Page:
- My biggest peeve, by far, was that I was not a fan of reading a screen play.  I did not like it.  Not one bit.  It felt awkward and didn't flow well. And I think by using this format the reader misses out on Rowling's immense talent of pulling her readers into her world with her vivid descriptions (that is IF she had written this book herself).  I would have much preferred for her to write a novel and if she wanted to publish the screenplay then do so as a separate publication.  But she apparently doesn't require my two cents before publication. ;)

- Now I'm going to show what a serious HP geek I am and sound a lot like Hermione.  If I'm not mistaken, some of the charms in the book were wrong.  
  • In Part One Albus uses an Expelliarmus charm on another person's wand and the books says that the wand "is summoned to Albus' hand".  Um, I believe you meant to use Expelliarmus (disarming) AND the Accio (summoning) charm.  Expelliarmus only disarms or releases whatever the person has in their hands, it doesn't give it to the other person. {I'm such a geek}
  • Also, in Part Two they talk about whipping up some Polyjuice Potion to use that day.  If I'm correct, Polyjuice potion is a complex and very time consuming potion and when they made it in Books 2 and 4 it took weeks and time was of the essence in this current scene {Waving my Geek Flag high!!}
Overall, this is a good addition to the Potter universe but as I read my rating wavered all over the place.  I admit that it took me awhile to get into this book with my favourite parts clearly being the second half of the book (the first half had a very 3 star feel).  The last half is when the action picks up and wonderful secrets are revealed.  Oooo, right?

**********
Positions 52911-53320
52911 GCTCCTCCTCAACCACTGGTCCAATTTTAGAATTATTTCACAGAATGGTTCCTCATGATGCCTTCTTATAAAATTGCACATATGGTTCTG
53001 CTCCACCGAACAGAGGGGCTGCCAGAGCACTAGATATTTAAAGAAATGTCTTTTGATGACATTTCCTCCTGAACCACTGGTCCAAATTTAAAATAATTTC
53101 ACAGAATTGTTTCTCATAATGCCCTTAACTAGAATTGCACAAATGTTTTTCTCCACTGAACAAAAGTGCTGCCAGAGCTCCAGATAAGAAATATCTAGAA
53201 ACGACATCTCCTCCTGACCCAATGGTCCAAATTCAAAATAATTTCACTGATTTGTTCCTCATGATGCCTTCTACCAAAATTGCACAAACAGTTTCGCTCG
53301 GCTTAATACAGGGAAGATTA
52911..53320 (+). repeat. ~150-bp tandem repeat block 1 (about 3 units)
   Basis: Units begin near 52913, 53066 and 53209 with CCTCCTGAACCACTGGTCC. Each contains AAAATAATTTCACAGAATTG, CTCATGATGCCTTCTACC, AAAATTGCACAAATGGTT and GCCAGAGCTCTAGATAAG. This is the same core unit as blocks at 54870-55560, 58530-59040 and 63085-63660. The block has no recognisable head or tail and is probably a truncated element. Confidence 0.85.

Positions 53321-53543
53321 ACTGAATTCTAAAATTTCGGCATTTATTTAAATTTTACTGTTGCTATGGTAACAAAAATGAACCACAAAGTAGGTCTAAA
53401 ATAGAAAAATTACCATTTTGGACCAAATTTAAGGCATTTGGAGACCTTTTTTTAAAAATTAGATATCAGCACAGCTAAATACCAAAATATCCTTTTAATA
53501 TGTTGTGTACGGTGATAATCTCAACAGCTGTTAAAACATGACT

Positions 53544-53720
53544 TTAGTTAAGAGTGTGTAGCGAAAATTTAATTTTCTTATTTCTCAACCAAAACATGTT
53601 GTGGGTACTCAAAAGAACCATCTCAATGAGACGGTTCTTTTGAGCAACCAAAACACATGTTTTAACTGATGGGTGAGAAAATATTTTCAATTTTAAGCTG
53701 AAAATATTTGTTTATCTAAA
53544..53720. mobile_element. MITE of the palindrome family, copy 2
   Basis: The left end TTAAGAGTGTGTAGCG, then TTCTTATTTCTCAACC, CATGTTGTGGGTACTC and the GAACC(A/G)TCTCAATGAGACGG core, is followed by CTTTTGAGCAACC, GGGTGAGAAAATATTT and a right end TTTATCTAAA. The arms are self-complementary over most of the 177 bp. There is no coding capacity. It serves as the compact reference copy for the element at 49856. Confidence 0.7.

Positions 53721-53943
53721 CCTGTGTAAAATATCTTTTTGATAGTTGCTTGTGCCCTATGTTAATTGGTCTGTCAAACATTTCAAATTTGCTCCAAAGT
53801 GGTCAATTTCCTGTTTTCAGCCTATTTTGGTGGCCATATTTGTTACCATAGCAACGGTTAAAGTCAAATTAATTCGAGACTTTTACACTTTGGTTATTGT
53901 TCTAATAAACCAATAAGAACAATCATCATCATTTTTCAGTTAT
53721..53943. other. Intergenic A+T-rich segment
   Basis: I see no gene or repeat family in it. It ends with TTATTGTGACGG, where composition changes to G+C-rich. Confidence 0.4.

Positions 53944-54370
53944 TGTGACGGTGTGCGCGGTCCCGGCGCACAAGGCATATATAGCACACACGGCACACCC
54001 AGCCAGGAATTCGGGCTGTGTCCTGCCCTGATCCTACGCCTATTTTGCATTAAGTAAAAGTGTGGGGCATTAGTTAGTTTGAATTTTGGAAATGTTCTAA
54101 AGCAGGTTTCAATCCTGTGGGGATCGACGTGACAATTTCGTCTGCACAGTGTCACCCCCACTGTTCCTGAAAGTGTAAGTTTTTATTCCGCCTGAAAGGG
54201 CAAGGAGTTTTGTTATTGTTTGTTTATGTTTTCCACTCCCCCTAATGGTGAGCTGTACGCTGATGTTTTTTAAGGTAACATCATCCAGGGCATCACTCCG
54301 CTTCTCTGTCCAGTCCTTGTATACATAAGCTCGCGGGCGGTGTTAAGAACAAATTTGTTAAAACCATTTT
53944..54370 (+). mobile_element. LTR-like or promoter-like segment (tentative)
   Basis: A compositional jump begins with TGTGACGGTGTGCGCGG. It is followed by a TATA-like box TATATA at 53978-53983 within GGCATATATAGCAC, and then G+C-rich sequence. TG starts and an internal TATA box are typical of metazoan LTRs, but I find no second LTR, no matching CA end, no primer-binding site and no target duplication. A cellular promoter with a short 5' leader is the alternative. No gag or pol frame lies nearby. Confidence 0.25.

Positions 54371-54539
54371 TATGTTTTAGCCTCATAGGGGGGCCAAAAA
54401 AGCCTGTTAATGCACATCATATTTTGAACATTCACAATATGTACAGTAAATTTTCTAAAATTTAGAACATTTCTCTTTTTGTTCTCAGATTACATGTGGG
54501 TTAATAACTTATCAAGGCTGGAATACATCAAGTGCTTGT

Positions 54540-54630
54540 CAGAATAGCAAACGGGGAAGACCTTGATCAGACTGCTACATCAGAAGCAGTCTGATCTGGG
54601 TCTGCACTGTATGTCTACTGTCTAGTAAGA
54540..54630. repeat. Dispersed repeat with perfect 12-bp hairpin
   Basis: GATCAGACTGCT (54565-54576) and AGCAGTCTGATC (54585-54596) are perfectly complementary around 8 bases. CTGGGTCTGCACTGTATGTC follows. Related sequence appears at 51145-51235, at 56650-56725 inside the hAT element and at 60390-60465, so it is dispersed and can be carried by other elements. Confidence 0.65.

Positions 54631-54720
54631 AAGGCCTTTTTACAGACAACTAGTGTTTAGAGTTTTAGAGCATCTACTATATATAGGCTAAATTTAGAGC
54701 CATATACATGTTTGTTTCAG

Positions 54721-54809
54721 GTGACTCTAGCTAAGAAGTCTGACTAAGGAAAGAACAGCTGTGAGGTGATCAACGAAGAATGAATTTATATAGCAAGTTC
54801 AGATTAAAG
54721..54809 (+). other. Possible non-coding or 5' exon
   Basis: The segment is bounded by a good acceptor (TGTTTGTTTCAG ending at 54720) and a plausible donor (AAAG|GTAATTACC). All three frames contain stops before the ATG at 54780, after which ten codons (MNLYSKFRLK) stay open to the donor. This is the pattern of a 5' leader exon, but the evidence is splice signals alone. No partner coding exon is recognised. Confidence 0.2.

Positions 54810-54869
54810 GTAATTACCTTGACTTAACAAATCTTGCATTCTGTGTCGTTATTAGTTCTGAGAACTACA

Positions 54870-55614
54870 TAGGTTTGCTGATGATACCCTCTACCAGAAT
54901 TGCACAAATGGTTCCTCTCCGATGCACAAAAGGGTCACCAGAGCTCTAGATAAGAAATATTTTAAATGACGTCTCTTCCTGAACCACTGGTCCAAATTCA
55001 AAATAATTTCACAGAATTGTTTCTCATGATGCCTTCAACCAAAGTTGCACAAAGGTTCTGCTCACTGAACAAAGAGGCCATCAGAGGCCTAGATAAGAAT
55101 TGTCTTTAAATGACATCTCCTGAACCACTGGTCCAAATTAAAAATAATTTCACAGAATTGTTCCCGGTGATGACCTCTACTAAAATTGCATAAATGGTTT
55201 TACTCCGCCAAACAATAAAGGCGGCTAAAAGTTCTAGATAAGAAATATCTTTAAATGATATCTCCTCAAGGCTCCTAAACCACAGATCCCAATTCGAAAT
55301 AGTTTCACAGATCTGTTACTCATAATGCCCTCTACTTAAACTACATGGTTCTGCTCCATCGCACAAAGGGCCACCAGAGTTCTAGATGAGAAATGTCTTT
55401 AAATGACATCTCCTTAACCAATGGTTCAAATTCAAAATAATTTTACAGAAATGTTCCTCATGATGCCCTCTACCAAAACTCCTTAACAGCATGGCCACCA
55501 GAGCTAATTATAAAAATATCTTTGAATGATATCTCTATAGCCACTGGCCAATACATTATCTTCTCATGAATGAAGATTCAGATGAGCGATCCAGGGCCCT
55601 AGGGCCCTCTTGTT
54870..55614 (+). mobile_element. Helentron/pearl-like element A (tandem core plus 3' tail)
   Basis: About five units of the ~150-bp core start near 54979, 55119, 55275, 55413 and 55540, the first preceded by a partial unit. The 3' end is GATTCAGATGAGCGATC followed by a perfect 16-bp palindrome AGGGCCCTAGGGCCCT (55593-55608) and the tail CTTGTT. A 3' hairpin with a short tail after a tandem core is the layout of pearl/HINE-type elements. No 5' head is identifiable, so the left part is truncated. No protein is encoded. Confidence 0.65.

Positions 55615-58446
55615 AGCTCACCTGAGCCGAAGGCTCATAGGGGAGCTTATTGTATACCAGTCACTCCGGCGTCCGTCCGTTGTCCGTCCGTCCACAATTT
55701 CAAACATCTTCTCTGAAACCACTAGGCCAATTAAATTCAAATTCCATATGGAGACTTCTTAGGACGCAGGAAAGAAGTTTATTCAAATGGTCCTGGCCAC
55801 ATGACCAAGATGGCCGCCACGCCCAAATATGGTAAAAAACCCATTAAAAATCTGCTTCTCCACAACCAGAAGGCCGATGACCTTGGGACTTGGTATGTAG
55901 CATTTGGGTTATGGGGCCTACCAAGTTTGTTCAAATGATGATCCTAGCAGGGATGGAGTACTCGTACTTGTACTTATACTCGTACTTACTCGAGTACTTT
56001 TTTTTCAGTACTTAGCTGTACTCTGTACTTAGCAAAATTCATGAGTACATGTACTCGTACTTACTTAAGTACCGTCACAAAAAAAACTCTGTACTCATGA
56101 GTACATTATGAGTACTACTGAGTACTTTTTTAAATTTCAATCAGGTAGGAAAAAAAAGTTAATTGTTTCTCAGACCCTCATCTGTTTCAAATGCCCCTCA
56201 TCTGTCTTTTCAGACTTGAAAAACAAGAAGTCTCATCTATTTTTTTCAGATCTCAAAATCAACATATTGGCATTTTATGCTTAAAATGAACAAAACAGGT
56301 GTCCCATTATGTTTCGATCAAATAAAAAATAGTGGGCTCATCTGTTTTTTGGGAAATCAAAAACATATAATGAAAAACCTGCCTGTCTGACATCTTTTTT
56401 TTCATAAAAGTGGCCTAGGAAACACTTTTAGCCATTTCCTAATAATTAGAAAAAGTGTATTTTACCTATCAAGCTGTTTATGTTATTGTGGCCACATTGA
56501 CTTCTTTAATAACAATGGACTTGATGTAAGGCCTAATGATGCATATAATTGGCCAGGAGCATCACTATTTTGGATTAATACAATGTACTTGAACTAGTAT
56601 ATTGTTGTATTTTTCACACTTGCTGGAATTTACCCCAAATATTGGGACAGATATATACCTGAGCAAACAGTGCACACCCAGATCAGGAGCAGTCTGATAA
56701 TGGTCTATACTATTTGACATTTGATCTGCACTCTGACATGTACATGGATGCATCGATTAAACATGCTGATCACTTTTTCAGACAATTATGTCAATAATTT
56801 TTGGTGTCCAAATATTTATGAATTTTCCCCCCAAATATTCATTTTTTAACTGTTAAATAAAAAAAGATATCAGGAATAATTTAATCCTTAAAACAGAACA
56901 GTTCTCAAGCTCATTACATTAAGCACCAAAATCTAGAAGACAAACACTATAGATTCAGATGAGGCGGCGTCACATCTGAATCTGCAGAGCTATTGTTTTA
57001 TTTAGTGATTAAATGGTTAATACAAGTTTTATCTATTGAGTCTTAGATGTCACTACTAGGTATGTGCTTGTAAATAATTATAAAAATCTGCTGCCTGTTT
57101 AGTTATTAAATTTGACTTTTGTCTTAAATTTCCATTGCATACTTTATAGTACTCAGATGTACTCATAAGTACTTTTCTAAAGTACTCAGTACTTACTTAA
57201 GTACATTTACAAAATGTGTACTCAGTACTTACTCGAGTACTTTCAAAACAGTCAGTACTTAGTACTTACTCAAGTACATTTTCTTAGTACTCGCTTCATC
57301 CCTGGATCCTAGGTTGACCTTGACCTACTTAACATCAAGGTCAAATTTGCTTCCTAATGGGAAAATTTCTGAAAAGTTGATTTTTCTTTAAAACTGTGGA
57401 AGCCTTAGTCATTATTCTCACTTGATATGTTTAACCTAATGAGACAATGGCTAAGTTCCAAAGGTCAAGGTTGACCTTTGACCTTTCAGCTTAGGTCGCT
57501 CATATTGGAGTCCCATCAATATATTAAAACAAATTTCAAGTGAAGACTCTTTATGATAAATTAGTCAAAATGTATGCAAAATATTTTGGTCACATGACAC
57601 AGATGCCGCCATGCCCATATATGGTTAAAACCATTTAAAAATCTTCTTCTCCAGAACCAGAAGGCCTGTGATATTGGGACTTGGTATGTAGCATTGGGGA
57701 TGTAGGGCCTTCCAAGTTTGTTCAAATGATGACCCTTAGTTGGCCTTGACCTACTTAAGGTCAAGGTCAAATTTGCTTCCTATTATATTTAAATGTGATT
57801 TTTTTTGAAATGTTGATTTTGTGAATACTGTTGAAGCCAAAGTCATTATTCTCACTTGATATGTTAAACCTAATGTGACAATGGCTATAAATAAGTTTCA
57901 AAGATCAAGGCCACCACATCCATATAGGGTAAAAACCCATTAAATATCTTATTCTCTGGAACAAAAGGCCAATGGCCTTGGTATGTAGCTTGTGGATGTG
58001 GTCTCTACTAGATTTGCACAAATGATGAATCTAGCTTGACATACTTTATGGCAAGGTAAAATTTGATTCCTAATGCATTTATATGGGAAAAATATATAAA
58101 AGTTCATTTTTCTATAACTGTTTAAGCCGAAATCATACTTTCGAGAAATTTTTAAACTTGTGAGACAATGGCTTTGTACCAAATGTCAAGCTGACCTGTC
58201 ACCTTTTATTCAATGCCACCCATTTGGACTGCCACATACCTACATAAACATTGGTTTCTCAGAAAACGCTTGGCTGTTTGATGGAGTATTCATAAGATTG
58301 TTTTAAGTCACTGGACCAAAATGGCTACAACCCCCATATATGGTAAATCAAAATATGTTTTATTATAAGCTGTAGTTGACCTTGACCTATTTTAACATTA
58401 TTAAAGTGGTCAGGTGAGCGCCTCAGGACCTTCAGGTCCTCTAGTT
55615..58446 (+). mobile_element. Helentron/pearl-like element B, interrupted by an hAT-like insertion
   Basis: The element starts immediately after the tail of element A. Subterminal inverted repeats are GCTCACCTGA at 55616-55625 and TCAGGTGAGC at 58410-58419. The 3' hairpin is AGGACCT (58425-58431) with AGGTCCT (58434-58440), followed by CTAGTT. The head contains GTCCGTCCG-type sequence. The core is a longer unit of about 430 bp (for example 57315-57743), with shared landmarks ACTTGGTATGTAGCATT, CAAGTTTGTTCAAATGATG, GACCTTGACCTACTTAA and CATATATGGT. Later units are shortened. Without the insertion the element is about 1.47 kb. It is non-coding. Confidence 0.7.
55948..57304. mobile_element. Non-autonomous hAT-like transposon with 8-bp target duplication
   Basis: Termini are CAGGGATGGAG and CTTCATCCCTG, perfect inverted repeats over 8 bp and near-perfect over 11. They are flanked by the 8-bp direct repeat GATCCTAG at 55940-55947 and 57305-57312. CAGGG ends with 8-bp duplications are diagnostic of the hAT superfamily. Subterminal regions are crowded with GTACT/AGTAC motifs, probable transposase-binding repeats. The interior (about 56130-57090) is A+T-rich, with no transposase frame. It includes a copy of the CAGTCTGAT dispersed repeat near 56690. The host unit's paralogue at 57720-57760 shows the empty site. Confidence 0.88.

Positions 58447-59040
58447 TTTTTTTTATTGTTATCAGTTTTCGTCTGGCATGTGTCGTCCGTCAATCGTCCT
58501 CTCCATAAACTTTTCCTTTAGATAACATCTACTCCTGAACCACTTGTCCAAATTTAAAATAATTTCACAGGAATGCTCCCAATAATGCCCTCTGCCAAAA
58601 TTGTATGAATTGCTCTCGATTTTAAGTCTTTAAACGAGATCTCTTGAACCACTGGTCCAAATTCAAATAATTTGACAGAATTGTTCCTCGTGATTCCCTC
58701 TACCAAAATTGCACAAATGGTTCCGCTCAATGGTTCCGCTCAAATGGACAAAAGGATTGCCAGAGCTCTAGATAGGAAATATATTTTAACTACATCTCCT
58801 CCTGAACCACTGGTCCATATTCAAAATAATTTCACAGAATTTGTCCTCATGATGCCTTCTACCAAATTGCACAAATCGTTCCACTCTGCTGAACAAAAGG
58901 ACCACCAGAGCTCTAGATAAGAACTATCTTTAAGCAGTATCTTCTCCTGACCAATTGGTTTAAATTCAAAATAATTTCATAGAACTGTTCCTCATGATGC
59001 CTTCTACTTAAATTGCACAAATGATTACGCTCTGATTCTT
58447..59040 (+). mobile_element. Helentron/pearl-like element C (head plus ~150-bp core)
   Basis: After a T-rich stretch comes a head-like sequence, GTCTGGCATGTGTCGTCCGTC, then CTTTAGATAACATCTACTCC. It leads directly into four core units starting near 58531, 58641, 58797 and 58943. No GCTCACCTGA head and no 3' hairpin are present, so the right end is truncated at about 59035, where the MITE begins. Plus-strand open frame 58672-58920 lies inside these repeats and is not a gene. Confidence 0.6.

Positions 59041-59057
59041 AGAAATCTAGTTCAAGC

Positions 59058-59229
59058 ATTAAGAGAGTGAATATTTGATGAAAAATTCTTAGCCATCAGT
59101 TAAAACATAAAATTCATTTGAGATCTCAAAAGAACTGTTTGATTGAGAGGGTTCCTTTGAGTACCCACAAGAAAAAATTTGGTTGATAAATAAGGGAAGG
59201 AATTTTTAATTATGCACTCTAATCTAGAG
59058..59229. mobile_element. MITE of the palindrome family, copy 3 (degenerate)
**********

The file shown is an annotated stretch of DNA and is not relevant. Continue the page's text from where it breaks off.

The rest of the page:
I consider this Harry Potter: The Next Generation.  An epilogue to the original seven book series.  While it does have its place in the Potter universe, the form that Rowling chose to reveal her latest work, via screenplay written by other authors, greatly diminished my ability to immerse myself into her world again.  Overall, I enjoyed the ride and I liked seeing how things turned out for my favourite characters.  I recommend it for fellow Potterheads and if the play ever comes to Toronto you know who will be there in all her geeky glory. 

Favourite Quotes 

Note: The following quotes will mention certain characters that appear in the book.  If you don't want a heads up skip this part of my review.

::: spoiler alert :::

Harry: I need your help.  I need your advice.  Bane says Albus is in danger.  How do I protect my son, Dumbledore?

Dumbledore: You ask me, of all people, how to protect a boy in terrible danger?  We cannot protect the young from harm.  Pain must and will come.

Harry: So I'm supposed to stand and watch?

Dumbeldore: No.  You're supposed to teach him how to meet life.


Dumbledore: Harry, there is never a perfect answer in this messy, emotional world.  Perfection is beyond the reach of humankind, beyond the reach of magic.  In every shining moment of happiness is that drop of poison: the knowledge that pain will come again.  Be honest to those you love, show your pain.  To suffer is as human as to breathe."

Dumbledore: Those that we love never truly leave us, Harry.  There are things that death cannot touch.  Pain .. and memory ... and love.